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Fluid intake is a balance between fluid deficit, which has been shown in laboratory studies to result in a decrease in work capacity and to contribute to the development of hyperthermia, and fluid overload that can result in exercise-associated hyponatremia (EAH) (11,13,24,34,69,73,81). In 1969, Wyndham and Strydom published a report on runners who ran Sugar’s Marathon in Johannesburg, South Africa, on two fall days in 1969, which helped shape fluid consumption recommendations for the next 30 years (18,101). In the study, there was a linear correlation between weight loss and increasing rectal temperatures at the finish of the marathon. The authors noted a rise in temperature to >102°F occurred more frequently in individuals with >3% loss in body weight and felt the increase in temperature could lead to heat stroke (although none of the runners developed heat stroke). They concluded that thirst was not a good gauge of hydration status and stated, “The ideal regimen of water drinking is to take about 300 ml every 20 minutes or so. This should start right at the beginning of the race.” Of interest is that the runner with the greatest degree of dehydration and rectal temperature won the race on both days.
Results from more recent studies have refuted Wyndham and Strydom’s concerns that thirst is not a good indicator for hydration status and that >3% weight loss from evaporation of sweat will result in heat stroke. Looking at competitors in the South African Ironman, Sharwood et al. (87) showed that pre- to postrace changes in body weight were not related to postrace rectal temperatures. Some of the ultraendurance triathletes they studied sustained a 6% loss in body weight without a resultant increase in medical problems (87,88). In addition, body weight loss of 3% in the Ironman race did not lead to thermoregulatory failure (64).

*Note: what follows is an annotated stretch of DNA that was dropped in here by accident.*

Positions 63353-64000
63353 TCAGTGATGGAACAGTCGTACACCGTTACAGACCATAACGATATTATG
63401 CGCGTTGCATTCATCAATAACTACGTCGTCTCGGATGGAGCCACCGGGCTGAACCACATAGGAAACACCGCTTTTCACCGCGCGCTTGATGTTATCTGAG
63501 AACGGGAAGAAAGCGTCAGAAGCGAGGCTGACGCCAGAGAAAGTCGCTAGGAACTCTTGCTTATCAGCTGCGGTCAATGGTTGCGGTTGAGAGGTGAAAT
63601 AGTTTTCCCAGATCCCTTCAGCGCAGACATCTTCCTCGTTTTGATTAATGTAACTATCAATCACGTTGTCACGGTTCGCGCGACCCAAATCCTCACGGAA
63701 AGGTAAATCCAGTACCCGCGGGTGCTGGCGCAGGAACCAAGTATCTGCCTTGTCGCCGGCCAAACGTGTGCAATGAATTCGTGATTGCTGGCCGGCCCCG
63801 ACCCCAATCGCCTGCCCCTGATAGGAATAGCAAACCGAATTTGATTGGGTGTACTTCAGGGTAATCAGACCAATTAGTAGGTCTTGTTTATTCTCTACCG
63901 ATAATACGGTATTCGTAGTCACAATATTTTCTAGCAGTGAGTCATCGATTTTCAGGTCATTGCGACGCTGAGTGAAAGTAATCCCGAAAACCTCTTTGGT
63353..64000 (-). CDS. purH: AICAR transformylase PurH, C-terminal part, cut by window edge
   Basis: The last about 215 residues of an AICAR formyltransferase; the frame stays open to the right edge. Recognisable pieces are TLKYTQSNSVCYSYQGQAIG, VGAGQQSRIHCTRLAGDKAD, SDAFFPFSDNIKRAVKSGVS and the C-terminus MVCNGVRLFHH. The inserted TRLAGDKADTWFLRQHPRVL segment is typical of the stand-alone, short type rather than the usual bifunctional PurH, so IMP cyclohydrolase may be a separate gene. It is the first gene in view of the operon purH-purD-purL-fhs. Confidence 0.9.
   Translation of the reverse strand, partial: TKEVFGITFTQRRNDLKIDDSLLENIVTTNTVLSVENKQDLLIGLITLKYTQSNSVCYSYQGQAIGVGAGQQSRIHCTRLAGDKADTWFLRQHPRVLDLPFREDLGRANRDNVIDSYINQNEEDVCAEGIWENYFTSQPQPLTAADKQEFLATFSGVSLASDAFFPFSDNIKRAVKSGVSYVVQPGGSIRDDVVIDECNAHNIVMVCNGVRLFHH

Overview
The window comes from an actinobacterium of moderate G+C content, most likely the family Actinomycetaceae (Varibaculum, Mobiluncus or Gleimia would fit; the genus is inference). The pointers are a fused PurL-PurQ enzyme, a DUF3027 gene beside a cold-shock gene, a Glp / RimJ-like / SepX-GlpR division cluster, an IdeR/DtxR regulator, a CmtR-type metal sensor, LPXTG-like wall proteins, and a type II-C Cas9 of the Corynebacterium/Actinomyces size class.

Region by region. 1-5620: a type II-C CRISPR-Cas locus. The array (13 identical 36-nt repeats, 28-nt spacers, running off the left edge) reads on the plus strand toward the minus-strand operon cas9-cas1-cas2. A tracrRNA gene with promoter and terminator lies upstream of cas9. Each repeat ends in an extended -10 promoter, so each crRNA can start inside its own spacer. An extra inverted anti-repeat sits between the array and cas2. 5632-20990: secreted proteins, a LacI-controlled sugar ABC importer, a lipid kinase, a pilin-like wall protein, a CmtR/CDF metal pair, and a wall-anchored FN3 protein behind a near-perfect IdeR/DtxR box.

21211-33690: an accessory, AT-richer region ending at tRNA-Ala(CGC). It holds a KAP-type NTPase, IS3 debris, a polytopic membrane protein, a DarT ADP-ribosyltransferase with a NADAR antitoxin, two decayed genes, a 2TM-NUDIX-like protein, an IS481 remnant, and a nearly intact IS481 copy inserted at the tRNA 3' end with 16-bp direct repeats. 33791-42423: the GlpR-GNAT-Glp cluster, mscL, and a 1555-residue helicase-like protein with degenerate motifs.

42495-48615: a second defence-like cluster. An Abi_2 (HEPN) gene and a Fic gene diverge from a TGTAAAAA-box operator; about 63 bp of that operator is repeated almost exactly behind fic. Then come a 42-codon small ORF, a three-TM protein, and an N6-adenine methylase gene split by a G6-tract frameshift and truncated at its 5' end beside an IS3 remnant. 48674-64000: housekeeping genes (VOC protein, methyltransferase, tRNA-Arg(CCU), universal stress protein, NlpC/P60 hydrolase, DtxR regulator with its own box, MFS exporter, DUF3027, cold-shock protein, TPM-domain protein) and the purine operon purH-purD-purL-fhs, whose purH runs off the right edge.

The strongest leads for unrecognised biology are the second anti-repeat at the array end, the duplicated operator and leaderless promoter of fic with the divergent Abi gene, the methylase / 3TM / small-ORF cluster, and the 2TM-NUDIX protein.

In half-marathon runners and ultramarathoners, body mass alone may not be an accurate indicator of hydration status. Tam et al. (94) looked at runners of 21.1- and 52-km races and found they lost body mass (from a combination of substrate utilization, sweat evaporation, and insensible fluid loss) but overall gained total body water while preserving serum sodium and potassium and only had a small change in serum osmolality. Despite not drinking as much as sweat losses, they attributed the increase in total body water from release of water stored with glycogen that was released during muscle glycogen metabolism and possibly from fluid stores in the GI tract. Kao et al . (56) evaluated body weight changes before, at 4-h intervals during, and immediately after 12- and 24-h ultramarathons and found a positive correlation between weight loss and performance in the 24-h race.
Athletes should have a basic hydration plan prior to entering competition that they have developed and tested during their training sessions. The 2002 International Marathon Medical Directors Association guidelines, although targeted at marathon runners, are a good starting point for athletes in ultraendurance events (68). These advise that marathon runners drink approximately 400 to 800 mL·h−1, with increased rates for the faster, heavier runners, competing in warm conditions, but no more than 800 mL·h−1. Although faster competitors often finish with more significant dehydration, they often have greater experience and may be able to safely tolerate a higher degree of dehydration without suffering negative medical consequences (68,74,101). Pre- and postworkout weights can help athletes assess fluid needs for specific training loads, and monitoring urine color (aim for light yellow) and frequency can help athletes predict needs during events. On race day, athletes need to be flexible in their fluid plans to account for race day environmental conditions.